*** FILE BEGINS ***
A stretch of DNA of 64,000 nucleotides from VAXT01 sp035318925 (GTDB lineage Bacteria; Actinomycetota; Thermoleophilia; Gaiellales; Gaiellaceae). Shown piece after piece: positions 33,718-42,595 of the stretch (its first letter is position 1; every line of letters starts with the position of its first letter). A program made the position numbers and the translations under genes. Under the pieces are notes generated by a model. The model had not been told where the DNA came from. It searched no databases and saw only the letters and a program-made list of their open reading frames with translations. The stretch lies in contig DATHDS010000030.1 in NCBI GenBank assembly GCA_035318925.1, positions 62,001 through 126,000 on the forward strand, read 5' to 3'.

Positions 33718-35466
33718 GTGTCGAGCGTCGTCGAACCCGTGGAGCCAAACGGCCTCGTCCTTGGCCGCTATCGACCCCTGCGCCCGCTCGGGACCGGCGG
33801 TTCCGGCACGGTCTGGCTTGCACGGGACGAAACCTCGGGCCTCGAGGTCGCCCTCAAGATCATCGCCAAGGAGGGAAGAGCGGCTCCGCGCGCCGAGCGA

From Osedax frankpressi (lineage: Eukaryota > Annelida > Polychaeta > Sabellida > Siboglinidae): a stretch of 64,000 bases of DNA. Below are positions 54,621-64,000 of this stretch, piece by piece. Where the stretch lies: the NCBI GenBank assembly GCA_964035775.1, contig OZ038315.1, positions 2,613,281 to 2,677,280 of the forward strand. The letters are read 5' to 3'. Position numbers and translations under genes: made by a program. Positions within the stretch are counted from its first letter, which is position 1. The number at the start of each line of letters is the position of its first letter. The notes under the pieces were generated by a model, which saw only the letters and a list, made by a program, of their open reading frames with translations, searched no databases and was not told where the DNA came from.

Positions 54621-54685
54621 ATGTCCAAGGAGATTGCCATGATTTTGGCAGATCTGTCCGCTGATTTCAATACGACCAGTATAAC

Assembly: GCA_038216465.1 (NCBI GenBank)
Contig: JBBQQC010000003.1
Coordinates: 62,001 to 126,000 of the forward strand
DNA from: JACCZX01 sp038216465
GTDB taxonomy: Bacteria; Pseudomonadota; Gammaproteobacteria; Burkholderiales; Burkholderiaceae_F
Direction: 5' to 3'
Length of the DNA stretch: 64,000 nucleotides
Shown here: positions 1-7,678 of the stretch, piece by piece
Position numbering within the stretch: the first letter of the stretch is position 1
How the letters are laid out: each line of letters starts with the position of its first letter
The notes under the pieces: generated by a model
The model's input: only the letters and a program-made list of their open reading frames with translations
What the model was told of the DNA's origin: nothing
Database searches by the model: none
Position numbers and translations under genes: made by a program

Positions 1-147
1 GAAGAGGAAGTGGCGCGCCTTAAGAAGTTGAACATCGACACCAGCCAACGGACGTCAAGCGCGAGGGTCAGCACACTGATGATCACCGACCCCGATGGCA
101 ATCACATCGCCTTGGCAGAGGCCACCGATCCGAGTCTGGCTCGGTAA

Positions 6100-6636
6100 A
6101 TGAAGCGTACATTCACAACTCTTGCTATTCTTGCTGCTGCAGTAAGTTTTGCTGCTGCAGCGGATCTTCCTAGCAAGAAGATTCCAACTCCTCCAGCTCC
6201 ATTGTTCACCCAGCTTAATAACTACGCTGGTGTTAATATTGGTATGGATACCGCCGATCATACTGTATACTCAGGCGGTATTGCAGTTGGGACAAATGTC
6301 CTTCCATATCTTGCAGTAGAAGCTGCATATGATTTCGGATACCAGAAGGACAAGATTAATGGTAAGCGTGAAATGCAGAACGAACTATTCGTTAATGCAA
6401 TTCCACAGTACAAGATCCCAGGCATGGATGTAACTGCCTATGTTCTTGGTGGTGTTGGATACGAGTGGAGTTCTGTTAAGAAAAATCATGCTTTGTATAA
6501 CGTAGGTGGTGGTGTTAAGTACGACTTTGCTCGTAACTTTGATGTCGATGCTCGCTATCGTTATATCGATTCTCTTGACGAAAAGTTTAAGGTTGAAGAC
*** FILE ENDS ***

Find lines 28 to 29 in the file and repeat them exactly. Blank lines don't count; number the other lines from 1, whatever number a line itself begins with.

6101 TGAAGCGTACATTCACAACTCTTGCTATTCTTGCTGCTGCAGTAAGTTTTGCTGCTGCAGCGGATCTTCCTAGCAAGAAGATTCCAACTCCTCCAGCTCC
6201 ATTGTTCACCCAGCTTAATAACTACGCTGGTGTTAATATTGGTATGGATACCGCCGATCATACTGTATACTCAGGCGGTATTGCAGTTGGGACAAATGTC